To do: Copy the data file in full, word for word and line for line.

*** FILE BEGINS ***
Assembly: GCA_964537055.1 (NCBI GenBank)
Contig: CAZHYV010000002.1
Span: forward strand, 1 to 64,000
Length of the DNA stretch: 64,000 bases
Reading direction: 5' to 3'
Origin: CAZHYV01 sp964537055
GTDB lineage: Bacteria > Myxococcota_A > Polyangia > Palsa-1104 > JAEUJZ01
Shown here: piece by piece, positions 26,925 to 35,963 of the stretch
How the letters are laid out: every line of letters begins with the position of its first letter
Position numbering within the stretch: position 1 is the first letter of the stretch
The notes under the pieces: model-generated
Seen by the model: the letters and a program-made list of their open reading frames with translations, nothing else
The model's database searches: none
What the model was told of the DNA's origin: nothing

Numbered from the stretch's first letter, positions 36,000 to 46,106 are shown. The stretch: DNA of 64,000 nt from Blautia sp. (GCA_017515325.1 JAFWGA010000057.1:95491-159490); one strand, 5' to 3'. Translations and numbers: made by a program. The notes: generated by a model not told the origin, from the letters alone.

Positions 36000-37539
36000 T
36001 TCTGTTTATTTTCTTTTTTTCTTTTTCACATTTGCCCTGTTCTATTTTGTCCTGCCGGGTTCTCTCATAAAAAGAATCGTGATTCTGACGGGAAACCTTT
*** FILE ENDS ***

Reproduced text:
Assembly: GCA_964537055.1 (NCBI GenBank)
Contig: CAZHYV010000002.1
Span: forward strand, 1 to 64,000
Length of the DNA stretch: 64,000 bases
Reading direction: 5' to 3'
Origin: CAZHYV01 sp964537055
GTDB lineage: Bacteria > Myxococcota_A > Polyangia > Palsa-1104 > JAEUJZ01
Shown here: piece by piece, positions 26,925 to 35,963 of the stretch
How the letters are laid out: every line of letters begins with the position of its first letter
Position numbering within the stretch: position 1 is the first letter of the stretch
The notes under the pieces: model-generated
Seen by the model: the letters and a program-made list of their open reading frames with translations, nothing else
The model's database searches: none
What the model was told of the DNA's origin: nothing

Numbered from the stretch's first letter, positions 36,000 to 46,106 are shown. The stretch: DNA of 64,000 nt from Blautia sp. (GCA_017515325.1 JAFWGA010000057.1:95491-159490); one strand, 5' to 3'. Translations and numbers: made by a program. The notes: generated by a model not told the origin, from the letters alone.

Positions 36000-37539
36000 T
36001 TCTGTTTATTTTCTTTTTTTCTTTTTCACATTTGCCCTGTTCTATTTTGTCCTGCCGGGTTCTCTCATAAAAAGAATCGTGATTCTGACGGGAAACCTTT